“. . . go and bear fruit – fruit that will last.” John 15:16
Jack Hamrick was a grocer in the small community where I grew up, following in the footsteps of his father who had established the family enterprise long ago known as Hamrick Grocery. Jack was a good man, good citizen, and a good merchant, hard-working, kind, gentle and generous. In those days it was common practice for local merchants including grocers to sell goods on credit as most customers being farmers depended on harvest time to be able to settle their debts. It was in the early 1950’s when our rural county experienced a severe drought causing widespread crop failure driving many of the farmers off their land and small businesses to close their doors, leaving folks like Jack Hamrick with uncollected receivables. But Jack did what he could to carry his customers through those hard times. Some were never able to pay.
Eventually the economy did recover somewhat and Hamrick Grocery once again prospered in a modest way and continued to operate for many years until Jack’s health began to fail forcing him to sell out to a larger grocery chain. A few years later when he died many came to pay their respects. It was then that untold stories began to emerge about his goodness and generosity, including one gentleman who shared with Jack’s widow, Millie, that had it not been for Jack’s generosity during those dark times in the early 1950’s his family would have starved to death. Then there was the story about Ray Loftis who had once owned the local Piggly Wiggly, one of Harmick Grocery’s fiercest competitors. One year Ray was stricken with some serious health issues. Jack could have taken competitive advantage of the situation, but instead called his neighbor Ray to ask how he might help with the store while he was away receiving treatment. That’s the kind of man he was.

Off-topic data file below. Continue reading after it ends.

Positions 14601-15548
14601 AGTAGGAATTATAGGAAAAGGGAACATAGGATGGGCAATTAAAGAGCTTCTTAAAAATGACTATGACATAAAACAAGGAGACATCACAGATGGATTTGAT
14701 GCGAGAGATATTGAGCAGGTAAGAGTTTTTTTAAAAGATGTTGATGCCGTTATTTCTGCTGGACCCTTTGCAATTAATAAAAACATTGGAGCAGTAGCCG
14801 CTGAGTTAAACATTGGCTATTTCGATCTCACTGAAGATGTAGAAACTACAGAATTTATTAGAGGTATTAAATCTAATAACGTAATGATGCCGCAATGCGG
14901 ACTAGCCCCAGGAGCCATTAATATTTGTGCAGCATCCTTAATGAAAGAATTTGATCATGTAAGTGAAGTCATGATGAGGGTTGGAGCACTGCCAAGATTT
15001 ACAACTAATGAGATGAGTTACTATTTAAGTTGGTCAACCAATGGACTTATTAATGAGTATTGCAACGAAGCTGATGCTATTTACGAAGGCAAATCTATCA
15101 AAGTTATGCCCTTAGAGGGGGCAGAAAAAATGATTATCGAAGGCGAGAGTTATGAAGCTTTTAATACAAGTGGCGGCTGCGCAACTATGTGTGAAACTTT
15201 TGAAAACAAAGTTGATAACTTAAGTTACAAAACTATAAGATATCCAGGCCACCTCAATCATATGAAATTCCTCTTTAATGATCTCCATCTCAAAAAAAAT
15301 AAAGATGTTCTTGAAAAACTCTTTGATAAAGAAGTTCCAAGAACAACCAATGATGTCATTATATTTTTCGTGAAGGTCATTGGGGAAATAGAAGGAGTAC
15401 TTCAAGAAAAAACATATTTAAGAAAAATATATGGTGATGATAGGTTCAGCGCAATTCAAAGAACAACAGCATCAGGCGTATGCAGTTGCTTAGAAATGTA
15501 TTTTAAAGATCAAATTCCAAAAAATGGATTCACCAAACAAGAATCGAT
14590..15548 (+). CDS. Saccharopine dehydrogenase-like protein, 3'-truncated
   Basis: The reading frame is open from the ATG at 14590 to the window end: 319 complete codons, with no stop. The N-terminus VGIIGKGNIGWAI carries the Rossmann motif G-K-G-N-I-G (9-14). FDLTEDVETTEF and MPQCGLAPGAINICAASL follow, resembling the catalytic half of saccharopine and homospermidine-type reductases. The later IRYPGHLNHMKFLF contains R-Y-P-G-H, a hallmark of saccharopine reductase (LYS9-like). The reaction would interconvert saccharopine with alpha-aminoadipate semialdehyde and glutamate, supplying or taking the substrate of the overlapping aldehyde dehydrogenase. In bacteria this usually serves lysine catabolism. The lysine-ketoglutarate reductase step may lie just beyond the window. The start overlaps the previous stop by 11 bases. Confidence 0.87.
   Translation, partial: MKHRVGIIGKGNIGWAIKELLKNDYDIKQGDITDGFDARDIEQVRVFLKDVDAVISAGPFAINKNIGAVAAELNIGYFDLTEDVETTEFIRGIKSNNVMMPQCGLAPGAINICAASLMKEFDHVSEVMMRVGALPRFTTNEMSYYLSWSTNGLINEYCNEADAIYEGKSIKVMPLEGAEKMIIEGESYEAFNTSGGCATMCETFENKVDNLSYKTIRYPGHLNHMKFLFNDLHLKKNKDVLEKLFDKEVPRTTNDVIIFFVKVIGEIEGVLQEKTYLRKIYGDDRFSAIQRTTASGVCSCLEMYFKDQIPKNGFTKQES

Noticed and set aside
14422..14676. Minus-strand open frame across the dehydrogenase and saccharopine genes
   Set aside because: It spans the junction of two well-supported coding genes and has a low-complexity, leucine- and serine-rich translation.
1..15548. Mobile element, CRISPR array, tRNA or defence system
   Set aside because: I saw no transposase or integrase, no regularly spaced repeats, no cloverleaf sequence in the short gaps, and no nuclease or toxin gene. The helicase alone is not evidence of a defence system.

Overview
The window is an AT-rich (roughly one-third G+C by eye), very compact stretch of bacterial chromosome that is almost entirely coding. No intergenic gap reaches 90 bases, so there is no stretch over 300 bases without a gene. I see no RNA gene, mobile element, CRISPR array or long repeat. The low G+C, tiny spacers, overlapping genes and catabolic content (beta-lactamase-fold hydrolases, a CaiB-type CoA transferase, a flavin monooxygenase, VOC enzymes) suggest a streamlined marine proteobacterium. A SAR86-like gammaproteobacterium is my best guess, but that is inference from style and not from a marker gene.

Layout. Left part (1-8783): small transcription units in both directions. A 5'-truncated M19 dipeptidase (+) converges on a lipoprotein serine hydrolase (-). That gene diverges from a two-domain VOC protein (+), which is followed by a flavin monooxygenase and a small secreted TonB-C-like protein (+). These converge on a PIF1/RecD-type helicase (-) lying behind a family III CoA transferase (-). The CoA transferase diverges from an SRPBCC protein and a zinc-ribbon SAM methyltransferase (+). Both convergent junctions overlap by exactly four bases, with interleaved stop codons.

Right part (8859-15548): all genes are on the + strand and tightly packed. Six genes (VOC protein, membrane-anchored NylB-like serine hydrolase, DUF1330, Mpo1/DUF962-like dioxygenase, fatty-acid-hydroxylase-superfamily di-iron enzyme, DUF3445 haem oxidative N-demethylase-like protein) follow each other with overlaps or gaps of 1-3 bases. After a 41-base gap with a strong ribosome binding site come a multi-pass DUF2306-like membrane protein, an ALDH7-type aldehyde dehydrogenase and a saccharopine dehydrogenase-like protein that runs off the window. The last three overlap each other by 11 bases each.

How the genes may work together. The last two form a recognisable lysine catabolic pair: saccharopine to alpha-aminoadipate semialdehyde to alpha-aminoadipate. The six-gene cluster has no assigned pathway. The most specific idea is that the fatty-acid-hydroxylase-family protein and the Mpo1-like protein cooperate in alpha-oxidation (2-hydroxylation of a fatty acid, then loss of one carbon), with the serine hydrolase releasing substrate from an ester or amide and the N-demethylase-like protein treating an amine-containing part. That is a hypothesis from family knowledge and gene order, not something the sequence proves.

“It’s one thing to clear a piece of land, move the rocks, rake the soil, and protect it with a fence,” I read from a quote recently. “It’s another to bring it to life with berry-bearing bushes, exuberant tubers, vigorous vegetables, and many-splendored flowers.” Profits are not the fruits of a successful business. It is the good for which they are used that bears fruit – fruit that will last. That’s the lesson I learned from the life of Jack Hamrick.